An interactive map created by the Immigrant Defense Project and the Center for Constitutional Rights details at least 133 ICE raids that have occurred in Queens since 2013, including dozens in the Queens Criminal Courthouse in Kew Gardens. Of those, 94 have taken place since Donald Trump took office and expanded immigration enforcement efforts in Jan. 2017.

In a statement to the Eagle, Browne, the St. John’s spokesperson, said the university “understands the seriousness of the political rhetoric around the issue of immigration reform and how that rhetoric impacts government policy and attitudes toward immigrants.”

“As we have for 148 years, St. John's continues to embrace our founding mission to be a place for immigrants and their children to attain a quality education,” Browne said. “This mission helps to shape our values and strategic priorities. St. John's has several majors, including Homeland Security and Criminal Justice that present students with career opportunities in the area of immigration. For students in these majors, this may involve employment by several federal agencies including U.S. Immigration and Customs Enforcement.”

Brown said the school invited ICE to engage students enrolled in criminal justice and homeland security-related programs.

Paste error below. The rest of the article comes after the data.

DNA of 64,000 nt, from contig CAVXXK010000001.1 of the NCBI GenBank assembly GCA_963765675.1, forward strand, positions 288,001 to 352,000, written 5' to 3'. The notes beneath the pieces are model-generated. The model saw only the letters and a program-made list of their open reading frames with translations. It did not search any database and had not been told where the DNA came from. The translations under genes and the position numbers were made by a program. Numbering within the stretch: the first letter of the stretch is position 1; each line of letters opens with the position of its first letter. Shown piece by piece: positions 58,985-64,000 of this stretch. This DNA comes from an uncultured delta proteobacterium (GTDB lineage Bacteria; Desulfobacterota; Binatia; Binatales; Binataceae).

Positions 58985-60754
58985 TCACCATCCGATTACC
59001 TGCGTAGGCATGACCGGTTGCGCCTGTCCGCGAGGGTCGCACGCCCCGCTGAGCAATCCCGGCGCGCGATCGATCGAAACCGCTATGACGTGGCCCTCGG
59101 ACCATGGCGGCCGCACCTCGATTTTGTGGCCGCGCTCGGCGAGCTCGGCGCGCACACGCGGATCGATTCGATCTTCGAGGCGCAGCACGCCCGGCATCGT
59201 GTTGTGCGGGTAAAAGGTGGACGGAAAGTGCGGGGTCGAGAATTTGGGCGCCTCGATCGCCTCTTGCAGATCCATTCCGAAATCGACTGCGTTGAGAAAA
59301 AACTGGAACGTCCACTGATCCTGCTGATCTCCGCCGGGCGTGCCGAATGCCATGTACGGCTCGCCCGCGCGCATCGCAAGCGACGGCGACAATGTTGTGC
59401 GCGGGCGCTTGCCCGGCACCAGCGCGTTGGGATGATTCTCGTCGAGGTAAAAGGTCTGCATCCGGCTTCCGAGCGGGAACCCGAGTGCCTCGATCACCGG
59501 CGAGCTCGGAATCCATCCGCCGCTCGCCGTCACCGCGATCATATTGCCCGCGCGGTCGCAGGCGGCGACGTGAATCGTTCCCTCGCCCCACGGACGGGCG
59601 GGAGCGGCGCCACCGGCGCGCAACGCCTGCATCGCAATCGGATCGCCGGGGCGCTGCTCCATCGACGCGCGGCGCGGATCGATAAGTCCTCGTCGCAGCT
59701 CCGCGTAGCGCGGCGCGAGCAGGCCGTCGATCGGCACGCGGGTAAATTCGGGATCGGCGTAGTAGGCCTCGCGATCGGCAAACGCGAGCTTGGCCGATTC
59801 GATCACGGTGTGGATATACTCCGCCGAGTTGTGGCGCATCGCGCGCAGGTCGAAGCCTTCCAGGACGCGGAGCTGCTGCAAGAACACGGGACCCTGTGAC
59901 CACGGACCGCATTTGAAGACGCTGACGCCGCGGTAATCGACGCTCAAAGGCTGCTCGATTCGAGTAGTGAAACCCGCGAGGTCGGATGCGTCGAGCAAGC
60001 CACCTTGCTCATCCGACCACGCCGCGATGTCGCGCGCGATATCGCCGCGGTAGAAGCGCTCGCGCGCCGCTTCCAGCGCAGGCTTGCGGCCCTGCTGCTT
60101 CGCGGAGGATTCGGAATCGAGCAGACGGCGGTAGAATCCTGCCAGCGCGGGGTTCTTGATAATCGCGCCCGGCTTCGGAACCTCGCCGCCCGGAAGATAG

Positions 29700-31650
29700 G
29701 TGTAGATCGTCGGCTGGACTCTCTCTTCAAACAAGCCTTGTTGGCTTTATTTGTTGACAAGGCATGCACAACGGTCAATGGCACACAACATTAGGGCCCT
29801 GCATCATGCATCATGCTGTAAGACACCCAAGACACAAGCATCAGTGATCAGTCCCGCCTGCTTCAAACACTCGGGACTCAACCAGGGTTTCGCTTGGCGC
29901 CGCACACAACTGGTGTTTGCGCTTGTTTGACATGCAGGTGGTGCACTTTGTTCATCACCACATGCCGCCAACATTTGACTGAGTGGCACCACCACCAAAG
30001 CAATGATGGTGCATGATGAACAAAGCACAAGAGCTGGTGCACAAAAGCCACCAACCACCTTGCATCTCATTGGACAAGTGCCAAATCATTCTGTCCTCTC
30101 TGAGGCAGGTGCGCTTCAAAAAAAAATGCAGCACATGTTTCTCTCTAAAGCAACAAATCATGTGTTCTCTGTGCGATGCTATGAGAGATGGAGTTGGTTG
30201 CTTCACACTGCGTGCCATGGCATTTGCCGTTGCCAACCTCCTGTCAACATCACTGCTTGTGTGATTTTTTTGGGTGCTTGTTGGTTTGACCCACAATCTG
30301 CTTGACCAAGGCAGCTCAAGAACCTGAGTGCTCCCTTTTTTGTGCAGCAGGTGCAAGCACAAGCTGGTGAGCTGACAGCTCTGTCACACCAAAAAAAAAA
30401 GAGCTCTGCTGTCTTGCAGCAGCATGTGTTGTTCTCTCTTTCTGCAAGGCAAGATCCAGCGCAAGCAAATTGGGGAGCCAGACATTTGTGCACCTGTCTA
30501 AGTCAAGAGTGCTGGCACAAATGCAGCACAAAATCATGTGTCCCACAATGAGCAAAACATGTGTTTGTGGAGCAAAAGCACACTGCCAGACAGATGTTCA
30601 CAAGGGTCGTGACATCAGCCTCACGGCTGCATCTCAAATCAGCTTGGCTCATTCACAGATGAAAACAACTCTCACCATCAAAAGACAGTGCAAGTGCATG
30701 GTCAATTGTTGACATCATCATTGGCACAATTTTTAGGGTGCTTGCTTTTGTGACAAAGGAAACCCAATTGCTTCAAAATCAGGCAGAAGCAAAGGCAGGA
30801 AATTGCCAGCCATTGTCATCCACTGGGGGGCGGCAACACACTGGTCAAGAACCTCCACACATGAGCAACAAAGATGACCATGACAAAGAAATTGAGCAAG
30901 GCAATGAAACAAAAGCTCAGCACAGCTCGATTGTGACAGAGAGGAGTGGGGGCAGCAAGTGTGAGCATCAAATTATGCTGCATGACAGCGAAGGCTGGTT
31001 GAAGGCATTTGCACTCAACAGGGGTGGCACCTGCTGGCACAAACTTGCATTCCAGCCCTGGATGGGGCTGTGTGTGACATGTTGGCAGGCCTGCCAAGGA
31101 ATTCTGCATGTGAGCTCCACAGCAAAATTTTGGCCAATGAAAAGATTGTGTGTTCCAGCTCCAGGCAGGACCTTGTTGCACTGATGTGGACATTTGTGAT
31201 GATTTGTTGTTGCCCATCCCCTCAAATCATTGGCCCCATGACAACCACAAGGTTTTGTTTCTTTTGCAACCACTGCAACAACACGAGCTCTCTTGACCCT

“Students studying at St. John’s today may someday become a force for meaningful and comprehensive immigration reform within ICE,” he said. “We understand the concerns expressed by some students with regard to ICE, and the request by some students not to allow their participation in the University's career fair.”

The same evening as the career fair, the Ronald H. Brown Center for Civil Rights hosted a forum on immigration policy and family separation.

“The Trump administration's policy of separating families who crossed our southern border has sparked public dialogue and debate about immigration and national interests,” the event description said. “At this watershed moment, we invite you to join us as the Law School community comes together to welcome, share, and consider diverse perspectives on family separation and related government and citizen action.

But the scheduling of the event was a “total coincidence,” said Jennifer Baum, associate professor of Clinical Legal Education and director of the Child Advocacy Clinic at St. John’s Law.

Baum, who was scheduled to speak at the forum, said the ICE invitation “created a lot of controversy and there are very legitimate concerns on both sides.”

“Some students are deterred from pursuing career options because they don’t want to cross paths with ICE,” she said. “Other students are deterred from pursuing a career with ICE if ICE is prevented from coming to campus.”

She said the Ron Brown Center dialogue is designed to give law school students legal background and information about family separation policies as part of a “healthy, fact-based” conversation.

“The bottom line is that students are really hungry for information. They’re craving it,” Baum said. “They want to know the facts behind the policies. They want to understand the legal rulings. They want to understand their rights as students. There are some who are afraid and others who are not afraid and may want to pursue career in [immigration enforcement].”

A young woman holds a sign at a June demonstration in support of immigrants in Sunnyside. // Eagle file photo by Andy Katz